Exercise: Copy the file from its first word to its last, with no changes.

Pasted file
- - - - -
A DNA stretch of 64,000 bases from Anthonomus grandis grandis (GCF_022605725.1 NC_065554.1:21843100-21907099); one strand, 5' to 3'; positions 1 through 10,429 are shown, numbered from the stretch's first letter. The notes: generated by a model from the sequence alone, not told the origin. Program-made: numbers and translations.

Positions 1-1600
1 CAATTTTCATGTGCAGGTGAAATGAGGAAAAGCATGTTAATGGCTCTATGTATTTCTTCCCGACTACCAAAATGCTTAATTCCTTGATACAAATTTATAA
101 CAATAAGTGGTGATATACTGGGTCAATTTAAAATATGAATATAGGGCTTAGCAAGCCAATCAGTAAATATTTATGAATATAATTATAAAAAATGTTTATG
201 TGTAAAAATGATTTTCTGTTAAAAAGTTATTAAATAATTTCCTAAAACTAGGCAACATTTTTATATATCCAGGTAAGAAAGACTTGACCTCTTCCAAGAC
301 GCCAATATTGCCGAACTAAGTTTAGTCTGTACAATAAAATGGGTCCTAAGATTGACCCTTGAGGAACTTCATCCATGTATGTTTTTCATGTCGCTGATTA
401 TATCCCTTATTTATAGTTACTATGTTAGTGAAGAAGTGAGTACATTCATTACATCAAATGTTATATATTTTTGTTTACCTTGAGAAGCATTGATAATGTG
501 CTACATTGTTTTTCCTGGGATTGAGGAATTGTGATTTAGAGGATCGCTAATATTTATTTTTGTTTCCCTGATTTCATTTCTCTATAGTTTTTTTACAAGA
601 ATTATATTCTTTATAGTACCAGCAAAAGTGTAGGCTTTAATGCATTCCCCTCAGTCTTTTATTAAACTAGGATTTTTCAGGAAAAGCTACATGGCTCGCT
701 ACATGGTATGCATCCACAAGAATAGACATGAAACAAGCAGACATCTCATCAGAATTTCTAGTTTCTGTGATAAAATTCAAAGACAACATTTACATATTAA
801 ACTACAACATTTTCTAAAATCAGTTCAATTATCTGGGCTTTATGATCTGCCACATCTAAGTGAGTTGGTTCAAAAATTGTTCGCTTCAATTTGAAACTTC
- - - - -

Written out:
A DNA stretch of 64,000 bases from Anthonomus grandis grandis (GCF_022605725.1 NC_065554.1:21843100-21907099); one strand, 5' to 3'; positions 1 through 10,429 are shown, numbered from the stretch's first letter. The notes: generated by a model from the sequence alone, not told the origin. Program-made: numbers and translations.

Positions 1-1600
1 CAATTTTCATGTGCAGGTGAAATGAGGAAAAGCATGTTAATGGCTCTATGTATTTCTTCCCGACTACCAAAATGCTTAATTCCTTGATACAAATTTATAA
101 CAATAAGTGGTGATATACTGGGTCAATTTAAAATATGAATATAGGGCTTAGCAAGCCAATCAGTAAATATTTATGAATATAATTATAAAAAATGTTTATG
201 TGTAAAAATGATTTTCTGTTAAAAAGTTATTAAATAATTTCCTAAAACTAGGCAACATTTTTATATATCCAGGTAAGAAAGACTTGACCTCTTCCAAGAC
301 GCCAATATTGCCGAACTAAGTTTAGTCTGTACAATAAAATGGGTCCTAAGATTGACCCTTGAGGAACTTCATCCATGTATGTTTTTCATGTCGCTGATTA
401 TATCCCTTATTTATAGTTACTATGTTAGTGAAGAAGTGAGTACATTCATTACATCAAATGTTATATATTTTTGTTTACCTTGAGAAGCATTGATAATGTG
501 CTACATTGTTTTTCCTGGGATTGAGGAATTGTGATTTAGAGGATCGCTAATATTTATTTTTGTTTCCCTGATTTCATTTCTCTATAGTTTTTTTACAAGA
601 ATTATATTCTTTATAGTACCAGCAAAAGTGTAGGCTTTAATGCATTCCCCTCAGTCTTTTATTAAACTAGGATTTTTCAGGAAAAGCTACATGGCTCGCT
701 ACATGGTATGCATCCACAAGAATAGACATGAAACAAGCAGACATCTCATCAGAATTTCTAGTTTCTGTGATAAAATTCAAAGACAACATTTACATATTAA
801 ACTACAACATTTTCTAAAATCAGTTCAATTATCTGGGCTTTATGATCTGCCACATCTAAGTGAGTTGGTTCAAAAATTGTTCGCTTCAATTTGAAACTTC